2-Capsized

4 Corners Project is One Designer’s Solution to Help Syrian Refugees

Wondersauce

Many Americans who want to push back against the current administration’s anti-refugee efforts may be feeling a bit helpless or frustrated trying to determine the best course of action. Beyond donating to large aid organizations, making phone calls to representatives, marching in protests, and attending demonstrations (all worthwhile), is there a design-related solution that would feel more personal, more targeted towards solving a specific problem? What good can just one person do on his or her own, anyway? Take Syrian-American graphic designer Rima Massasati, who volunteered as an art teacher at a refugee camp in Thessaloniki, Greece for several weeks last year and saw for herself what she could do once she got back to the U.S.

Her poster project, 4 Corners, set out to raise funds for medical assistance and blankets, with 30% of donations earmarked towards providing art supplies for children. “From the four corners of my screen to the four corners of a poster to the four corners of a warm blanket, I drew a direct line of what I could do as an individual to help,” says Massasati.

 

Tell us about the way you approached your poster designs; some use a photo, some are abstract collages of organic shapes, and some are based on traditional Syrian mosaics.
In the posters using abstract shapes, I wanted to express a refugee’s dangerous boat trip from Turkey to Greece. One poster, Capsized in the Daytime, represents what people from a capsized boat would look like from a bird’s eye view, floating in the water. The Syrian tropes are based on traditional patterns and motifs I remember from mosaic furniture and woodwork in my grandmother’s house. The playing card series featuring Syrian sculptures refer to historical sites like Palmyra, where ancient artifacts are being destroyed. Syria had a beautiful culture, from architecture to theater to the arts, and it’s all being lost. The war feels like a terrible game, and the cards reference that.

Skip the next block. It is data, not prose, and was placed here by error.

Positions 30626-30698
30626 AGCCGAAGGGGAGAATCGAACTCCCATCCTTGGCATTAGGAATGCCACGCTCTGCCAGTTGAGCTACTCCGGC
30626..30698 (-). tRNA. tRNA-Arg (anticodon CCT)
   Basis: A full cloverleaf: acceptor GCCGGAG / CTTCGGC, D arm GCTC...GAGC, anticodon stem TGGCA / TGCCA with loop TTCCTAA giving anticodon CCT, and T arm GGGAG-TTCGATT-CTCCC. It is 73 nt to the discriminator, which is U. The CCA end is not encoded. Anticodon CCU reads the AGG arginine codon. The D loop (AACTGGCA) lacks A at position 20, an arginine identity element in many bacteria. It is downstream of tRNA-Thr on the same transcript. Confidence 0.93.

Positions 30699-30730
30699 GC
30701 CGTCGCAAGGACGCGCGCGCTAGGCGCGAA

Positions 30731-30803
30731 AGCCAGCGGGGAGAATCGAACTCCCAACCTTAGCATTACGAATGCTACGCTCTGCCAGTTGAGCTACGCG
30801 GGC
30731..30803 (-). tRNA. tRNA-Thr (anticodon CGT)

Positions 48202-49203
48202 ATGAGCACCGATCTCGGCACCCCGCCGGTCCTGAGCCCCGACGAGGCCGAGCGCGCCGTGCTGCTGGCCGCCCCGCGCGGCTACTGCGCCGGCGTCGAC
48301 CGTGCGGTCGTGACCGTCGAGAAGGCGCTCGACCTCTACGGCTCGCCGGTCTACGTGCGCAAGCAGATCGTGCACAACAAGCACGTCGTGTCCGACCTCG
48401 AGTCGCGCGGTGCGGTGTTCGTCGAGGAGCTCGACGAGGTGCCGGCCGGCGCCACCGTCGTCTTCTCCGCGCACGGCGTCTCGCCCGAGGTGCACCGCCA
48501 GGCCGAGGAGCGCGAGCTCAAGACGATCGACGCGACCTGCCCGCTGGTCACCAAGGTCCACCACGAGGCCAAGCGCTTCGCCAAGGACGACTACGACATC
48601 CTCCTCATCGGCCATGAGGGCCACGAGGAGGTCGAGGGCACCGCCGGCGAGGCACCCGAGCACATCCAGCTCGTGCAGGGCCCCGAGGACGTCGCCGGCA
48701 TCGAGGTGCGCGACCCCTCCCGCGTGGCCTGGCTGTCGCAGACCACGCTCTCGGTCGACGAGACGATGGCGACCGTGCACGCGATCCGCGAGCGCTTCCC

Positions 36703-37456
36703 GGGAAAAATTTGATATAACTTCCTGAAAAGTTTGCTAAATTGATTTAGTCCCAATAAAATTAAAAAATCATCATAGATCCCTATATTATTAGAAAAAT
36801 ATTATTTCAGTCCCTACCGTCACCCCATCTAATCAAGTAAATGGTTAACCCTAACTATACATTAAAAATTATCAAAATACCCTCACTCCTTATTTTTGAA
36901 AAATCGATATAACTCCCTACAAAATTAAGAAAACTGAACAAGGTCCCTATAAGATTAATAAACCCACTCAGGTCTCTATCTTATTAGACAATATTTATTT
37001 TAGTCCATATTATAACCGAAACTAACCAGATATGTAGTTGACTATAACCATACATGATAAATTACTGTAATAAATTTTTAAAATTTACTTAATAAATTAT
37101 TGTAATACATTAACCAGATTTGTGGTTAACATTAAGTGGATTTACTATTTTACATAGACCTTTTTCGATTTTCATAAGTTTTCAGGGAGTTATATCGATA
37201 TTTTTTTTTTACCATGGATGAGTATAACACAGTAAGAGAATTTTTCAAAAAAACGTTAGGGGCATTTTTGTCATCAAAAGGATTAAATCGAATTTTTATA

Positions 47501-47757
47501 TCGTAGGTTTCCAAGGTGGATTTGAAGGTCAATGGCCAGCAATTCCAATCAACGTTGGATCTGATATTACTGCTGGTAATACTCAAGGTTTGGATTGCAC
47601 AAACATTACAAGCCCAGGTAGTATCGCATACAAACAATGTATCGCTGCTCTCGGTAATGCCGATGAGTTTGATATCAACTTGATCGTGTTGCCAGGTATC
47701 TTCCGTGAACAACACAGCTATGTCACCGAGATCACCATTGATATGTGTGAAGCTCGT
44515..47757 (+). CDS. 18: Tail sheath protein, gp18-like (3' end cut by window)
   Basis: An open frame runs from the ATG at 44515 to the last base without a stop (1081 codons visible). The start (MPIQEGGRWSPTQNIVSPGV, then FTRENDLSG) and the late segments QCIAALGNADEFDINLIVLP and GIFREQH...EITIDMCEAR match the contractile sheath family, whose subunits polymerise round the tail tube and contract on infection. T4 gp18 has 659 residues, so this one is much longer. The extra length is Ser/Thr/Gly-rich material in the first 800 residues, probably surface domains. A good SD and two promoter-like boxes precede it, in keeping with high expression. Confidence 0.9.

Why not spend all the donations on blankets, your initial inspiration for the project? What made you decide to spread it out over other things?
Before I got there, I assumed blankets were needed most. Once I arrived, though, I realized that crayons and construction paper brought a sense of home and hope to the children. The kids were fascinated to hear about graphic design. So many asked what I do but when I said I was a designer they didn’t quite understand what that was. One child had a Superman coloring book and I pointed to the S on his chest and said a designer possibly made that. Several kids reacted with excitement and wanted to know more. It was a nice moment to share what I love doing with the kids.

Do you see yourself expanding 4 Corners?
Yes! The next step is to invite the design community to create and donate their own posters to sell on the website, maybe stage an exhibit, and sell merchandise like totes and T-shirts. I would love to make blankets out of the posters and auction them off. They look like quilts already!

 
This post originally appeared in AIGA. Read the original here